FeRFA, the Resin Flooring Association, represents a wide range of leading manufacturers as well as contractors and other associated companies involved in resin flooring systems. For more than 45 years it’s been the recognised voice of the resin flooring industry, taking a leading role in developing global standards. FeRFA is a superb trade association because it is so active. One of its earliest accomplishments was to create a framework that put the various flooring systems on the market into some sort of context. Their classification system, which runs from one to eight and categorises floors according to durability and product type, enables contractors and specifiers to compare products on a like-for-like basis, helping to simplify the specification process. For instance, if a client has two manufacturers pitching a floor to them, all they’d need to ask is, ‘what FeRFA rating would this floor be’? If one says ‘four’ and the other says ‘three’, it then becomes clear different systems are being pitched. The chances are one of the systems being pitched will be thinner than the other and have a different build-up, making it inappropriate for the materials that it will have to withstand. The FeRFA classification system answers a number of important questions, such as: How do different products compare in terms of cost? What’s the likely durability of the floor? Is the floor appropriate for its intended environment? Loud and clear Ultimately, the FeRFA guide demystifies the specification process by cutting-through product marketing. If a contractor recommends a type of floor, you can see for yourself why it’s being specified. The whole process makes it easier for an educated contractor to guide an uneducated specifier as to what type of floor is suitable without changing the language because everyone’s essentially reading from the same page. Furthermore, the guidance document enables customers to generate an anticipated flooring life-time by comparing the flooring classifications with expected traffic loads.  This provides customers with an estimated figure – giving them the reassurance of an educated ‘guarantee’ in terms of number of years the system should last for. And this figure then allows Sika’s own flooring guarantees, something I believe is unique to UK manufacturers within the industry and potentially over and above the guidance, to be seen in context. It’s my opinion that FeRFA’s success is due to having the right people in the right positons. Its members, who have a wealth of industry knowledge and experience, are actively influencing how flooring standards are devised and how the industry is regulated. Manufacturers are very clear about what a floor will and won’t do. However, a FeRFA rating allows for easy comparison with floors of similar type, making it easier to see where your floor sits in the grand scheme of things, which is a very good thing indeed. by Simon Clark, Sika Flooring Product Manager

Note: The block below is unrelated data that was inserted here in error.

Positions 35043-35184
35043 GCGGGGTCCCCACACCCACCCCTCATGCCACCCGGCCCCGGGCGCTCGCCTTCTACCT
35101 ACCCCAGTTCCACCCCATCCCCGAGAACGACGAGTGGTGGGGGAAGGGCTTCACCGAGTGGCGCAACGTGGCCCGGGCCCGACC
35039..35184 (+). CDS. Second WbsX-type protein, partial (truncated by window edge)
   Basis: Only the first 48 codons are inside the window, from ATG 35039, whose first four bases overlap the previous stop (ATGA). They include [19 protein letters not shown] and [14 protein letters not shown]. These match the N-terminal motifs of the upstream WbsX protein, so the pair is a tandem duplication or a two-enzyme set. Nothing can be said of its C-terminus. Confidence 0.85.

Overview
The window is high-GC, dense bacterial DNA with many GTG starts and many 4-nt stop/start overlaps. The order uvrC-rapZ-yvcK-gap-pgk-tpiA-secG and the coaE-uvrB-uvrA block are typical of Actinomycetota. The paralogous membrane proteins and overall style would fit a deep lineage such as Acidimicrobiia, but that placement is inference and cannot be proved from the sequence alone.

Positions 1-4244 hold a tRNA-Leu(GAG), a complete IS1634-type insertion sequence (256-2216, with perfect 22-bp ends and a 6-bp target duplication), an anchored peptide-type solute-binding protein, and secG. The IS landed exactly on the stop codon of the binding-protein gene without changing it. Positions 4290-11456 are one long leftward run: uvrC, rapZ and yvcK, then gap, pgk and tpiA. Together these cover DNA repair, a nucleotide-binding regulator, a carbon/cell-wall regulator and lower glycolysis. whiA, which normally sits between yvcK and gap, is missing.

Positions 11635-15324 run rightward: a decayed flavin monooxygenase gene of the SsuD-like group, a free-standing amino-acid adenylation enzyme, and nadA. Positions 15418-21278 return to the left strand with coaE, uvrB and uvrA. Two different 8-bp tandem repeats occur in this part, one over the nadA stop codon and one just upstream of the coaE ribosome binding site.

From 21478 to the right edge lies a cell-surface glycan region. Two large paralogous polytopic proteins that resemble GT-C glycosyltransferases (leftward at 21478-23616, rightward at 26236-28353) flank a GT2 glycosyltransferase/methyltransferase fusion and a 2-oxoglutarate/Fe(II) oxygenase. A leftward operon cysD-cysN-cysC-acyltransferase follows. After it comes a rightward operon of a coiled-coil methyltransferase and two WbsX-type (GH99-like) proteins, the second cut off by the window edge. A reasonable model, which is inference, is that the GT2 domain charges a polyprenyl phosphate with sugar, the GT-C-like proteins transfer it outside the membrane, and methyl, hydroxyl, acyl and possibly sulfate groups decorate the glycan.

670 Posted by Talk. Build